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 The Clinton-Macomb Public Library Main Branch in Clinton Township, as well as the North Branch in Macomb Township and the South Branch in Clinton Township, are temporarily closed.

The Clinton-Macomb Public Library Main Branch in Clinton Township, as well as the North Branch in Macomb Township and the South Branch in Clinton Township, are temporarily closed.

Photo by Alex Szwarc


Clinton-Macomb Public Library branches temporarily close

By: Alex Szwarc | C&G Newspapers | Published March 24, 2020

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MACOMB TOWNSHIP/CLINTON TOWNSHIP — The Clinton-Macomb Public Library branches are closed through at least April 5, but that doesn’t mean patrons will be left in the dark.

On March 14, CMPL sent a message to library patrons regarding the closures at all three locations –– two in Clinton Township and one in Macomb Township.

The letter states the closure is the library’s effort to join in reducing the spread of COVID-19 in the community.

COVID-19, which stands for coronavirus disease 2019, is caused by a virus named SARS-CoV-2 and first appeared in late 2019 in Wuhan, China.

CMPL Director Larry Neal said that one day before the closure was announced, it became clear that more and more public entities were being asked to curtail or eliminate the number gathering in one space at one time.

“Between the three libraries, there are 12,000 visits a week,” he said. “It’s a lot of traffic in and out of our buildings simultaneously.” 

The library’s letter to patrons read in part that, “We are sorry about closing the library, but it is more important for everyone to be safe and healthy during this difficult time.”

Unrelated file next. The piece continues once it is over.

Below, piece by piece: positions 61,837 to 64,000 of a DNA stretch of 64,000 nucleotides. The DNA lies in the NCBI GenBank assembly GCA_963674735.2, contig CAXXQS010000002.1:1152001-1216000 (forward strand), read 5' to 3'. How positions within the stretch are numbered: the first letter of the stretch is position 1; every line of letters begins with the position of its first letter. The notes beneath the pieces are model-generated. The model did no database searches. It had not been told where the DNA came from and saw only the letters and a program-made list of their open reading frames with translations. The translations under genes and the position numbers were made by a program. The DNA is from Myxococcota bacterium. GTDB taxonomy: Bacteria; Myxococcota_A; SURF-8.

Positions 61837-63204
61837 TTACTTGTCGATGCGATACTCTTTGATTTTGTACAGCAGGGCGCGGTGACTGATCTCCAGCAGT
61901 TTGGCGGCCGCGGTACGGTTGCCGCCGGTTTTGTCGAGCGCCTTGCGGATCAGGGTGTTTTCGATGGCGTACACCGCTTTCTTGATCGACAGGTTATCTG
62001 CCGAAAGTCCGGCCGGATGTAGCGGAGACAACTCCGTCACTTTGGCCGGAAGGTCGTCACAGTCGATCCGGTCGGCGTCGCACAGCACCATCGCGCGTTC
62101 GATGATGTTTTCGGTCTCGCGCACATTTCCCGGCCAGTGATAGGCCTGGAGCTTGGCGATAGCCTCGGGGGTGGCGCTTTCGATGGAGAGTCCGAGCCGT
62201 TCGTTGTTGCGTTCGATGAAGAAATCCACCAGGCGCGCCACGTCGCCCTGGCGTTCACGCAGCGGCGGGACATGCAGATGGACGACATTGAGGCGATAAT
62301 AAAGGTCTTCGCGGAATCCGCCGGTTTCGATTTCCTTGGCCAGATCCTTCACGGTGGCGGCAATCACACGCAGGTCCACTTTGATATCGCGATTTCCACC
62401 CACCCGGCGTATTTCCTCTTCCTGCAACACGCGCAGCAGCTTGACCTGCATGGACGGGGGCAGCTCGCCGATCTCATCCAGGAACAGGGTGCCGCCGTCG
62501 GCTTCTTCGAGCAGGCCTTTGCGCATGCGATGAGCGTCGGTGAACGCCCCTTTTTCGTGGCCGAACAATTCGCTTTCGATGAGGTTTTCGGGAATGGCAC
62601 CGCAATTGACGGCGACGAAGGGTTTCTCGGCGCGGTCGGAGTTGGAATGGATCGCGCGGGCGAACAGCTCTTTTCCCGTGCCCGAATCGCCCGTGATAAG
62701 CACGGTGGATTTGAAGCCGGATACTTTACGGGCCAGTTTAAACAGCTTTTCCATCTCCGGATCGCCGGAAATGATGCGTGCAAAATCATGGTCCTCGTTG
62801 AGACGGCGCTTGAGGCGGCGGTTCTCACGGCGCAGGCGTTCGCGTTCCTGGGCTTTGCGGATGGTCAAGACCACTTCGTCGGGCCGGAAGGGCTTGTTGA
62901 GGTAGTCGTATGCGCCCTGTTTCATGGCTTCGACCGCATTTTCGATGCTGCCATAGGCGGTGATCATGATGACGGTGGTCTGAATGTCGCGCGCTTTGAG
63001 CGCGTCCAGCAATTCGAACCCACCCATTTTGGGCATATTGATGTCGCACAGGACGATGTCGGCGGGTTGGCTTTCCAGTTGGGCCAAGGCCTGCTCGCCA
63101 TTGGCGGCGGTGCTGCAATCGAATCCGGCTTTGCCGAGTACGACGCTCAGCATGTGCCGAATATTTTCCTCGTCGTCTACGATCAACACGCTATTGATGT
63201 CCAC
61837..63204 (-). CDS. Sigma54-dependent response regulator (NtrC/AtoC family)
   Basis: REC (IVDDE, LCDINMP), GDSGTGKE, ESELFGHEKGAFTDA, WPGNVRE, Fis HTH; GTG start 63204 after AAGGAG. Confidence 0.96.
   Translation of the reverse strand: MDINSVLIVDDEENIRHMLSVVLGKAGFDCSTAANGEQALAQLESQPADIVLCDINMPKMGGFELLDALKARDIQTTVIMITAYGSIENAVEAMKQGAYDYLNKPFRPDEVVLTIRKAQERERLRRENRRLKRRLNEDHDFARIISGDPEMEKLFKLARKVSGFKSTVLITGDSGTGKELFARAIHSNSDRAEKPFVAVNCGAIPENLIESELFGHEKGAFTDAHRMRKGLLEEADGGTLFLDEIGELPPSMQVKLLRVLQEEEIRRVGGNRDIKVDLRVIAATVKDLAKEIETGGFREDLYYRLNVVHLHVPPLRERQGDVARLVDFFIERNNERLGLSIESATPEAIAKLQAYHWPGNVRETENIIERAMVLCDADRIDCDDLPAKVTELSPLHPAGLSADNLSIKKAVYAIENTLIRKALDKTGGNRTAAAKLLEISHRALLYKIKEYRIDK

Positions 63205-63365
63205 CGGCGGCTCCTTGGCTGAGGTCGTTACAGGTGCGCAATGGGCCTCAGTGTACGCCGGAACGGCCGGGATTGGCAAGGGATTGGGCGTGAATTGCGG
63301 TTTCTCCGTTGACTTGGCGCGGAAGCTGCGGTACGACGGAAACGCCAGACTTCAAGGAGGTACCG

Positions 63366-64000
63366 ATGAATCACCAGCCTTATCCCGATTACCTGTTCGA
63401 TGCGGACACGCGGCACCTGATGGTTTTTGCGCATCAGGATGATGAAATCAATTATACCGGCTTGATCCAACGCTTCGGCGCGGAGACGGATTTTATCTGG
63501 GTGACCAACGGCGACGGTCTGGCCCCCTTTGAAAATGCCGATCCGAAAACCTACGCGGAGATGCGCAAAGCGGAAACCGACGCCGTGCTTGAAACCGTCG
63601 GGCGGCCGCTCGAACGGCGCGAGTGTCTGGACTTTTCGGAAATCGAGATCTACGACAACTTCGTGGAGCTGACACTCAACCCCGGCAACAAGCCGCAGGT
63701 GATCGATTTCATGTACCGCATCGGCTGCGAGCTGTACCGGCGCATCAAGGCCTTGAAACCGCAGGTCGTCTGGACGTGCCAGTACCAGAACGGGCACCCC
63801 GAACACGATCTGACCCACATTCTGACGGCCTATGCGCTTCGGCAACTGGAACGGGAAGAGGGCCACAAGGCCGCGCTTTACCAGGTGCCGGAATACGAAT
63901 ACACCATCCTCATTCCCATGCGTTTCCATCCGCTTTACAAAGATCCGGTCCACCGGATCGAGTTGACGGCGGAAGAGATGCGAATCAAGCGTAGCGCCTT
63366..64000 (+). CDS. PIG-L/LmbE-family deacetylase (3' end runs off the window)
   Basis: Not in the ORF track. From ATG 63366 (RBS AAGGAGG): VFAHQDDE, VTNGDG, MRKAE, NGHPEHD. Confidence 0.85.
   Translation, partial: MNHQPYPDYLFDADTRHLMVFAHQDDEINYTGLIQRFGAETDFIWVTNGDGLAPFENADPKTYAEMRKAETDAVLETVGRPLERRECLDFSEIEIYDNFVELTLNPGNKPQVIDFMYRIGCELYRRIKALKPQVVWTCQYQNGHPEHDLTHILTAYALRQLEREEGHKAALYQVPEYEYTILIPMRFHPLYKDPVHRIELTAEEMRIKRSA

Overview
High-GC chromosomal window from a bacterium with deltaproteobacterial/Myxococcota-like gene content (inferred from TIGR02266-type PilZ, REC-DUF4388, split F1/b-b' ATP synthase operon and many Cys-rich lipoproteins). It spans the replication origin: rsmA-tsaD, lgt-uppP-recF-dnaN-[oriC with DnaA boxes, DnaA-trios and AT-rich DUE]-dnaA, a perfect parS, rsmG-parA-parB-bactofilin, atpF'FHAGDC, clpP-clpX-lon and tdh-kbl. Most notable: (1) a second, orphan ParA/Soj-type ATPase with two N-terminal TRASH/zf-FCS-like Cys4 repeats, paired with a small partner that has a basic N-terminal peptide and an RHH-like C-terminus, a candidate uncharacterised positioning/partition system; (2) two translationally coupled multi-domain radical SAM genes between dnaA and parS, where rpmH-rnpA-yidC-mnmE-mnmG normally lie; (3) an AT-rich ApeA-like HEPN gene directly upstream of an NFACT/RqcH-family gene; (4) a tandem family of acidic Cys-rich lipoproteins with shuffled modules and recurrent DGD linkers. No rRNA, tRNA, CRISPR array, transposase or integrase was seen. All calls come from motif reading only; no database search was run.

Due dates have been extended for any items checked out by three weeks. No overdue fines will accumulate while the library is closed.

In regard to items on hold, the library will keep an individual’s place in line for any items on hold. Patrons are welcome to place new holds on items.

“With schools being canceled, we’d get a lot of students, but we also get a lot of seniors, so putting those two populations together ‒ a super at-risk group and a not so at-risk group ‒ didn’t seem like the wisest decision for us,” CMPL Community Relations Specialist Jamie Morris said. 

The library asks patrons to not return any items at this time so shelves don’t become overloaded.

Neal said health officials don’t know how long the virus lives on surfaces.

“We’re treating everything like a quarantine,” he said. “The cleaning staff has been wiping things down, but as for the thousands of materials out there, we’ll treat it like it’s in quarantine for 10 days so that way our materials are completely safe.”

Once the library opens and materials begin coming back in, Neal said it’s impossible to wipe down all items, so inbound items will be untouched for a little while. 

“By the time we open, everything on the shelves should be in pristine condition,” Morris said. “Whatever was on the surface should’ve been unhandled and fine.” 

While it may be a good time to clean one’s house with folks staying home, the Friends of the Library have requested that people not drop off donations until the library reopens.

The library’s premium resources from home, accessible via a valid library card, include digital downloads, audiobooks, free music streaming, and more. 

From a staffing perspective, the management team remains at work, with the plan for  full-time staff to eventually be allowed back during the closure and then part-time staff. Neal said all staff scheduled to work through April 5 will be paid. 

With the exception of the 2003 blackout, which caused the library to close for four days, this is the first time it will be closed for an extended period.

As a gesture of goodwill, Neal said the library is working to unblock folks’ library cards even if it has not been renewed.

People can keep up on the latest CMPL news via its social media sites on Facebook, Twitter, Instagram and YouTube.

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